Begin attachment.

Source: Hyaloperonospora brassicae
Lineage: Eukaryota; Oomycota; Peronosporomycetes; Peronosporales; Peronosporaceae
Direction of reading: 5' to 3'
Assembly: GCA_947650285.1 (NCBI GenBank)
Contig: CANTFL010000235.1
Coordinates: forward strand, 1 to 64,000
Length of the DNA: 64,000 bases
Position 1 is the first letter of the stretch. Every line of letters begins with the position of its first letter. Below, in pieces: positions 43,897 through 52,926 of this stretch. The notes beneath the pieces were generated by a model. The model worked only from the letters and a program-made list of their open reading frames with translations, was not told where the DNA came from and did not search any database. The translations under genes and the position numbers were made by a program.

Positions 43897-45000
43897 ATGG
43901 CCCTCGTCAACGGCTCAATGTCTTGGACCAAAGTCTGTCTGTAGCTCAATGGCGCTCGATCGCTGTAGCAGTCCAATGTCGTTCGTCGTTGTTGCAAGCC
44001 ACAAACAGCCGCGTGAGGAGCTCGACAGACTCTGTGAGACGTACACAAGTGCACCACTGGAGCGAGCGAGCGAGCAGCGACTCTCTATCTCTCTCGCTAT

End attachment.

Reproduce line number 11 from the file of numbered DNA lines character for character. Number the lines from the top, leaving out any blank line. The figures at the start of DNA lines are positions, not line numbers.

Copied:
43901 CCCTCGTCAACGGCTCAATGTCTTGGACCAAAGTCTGTCTGTAGCTCAATGGCGCTCGATCGCTGTAGCAGTCCAATGTCGTTCGTCGTTGTTGCAAGCC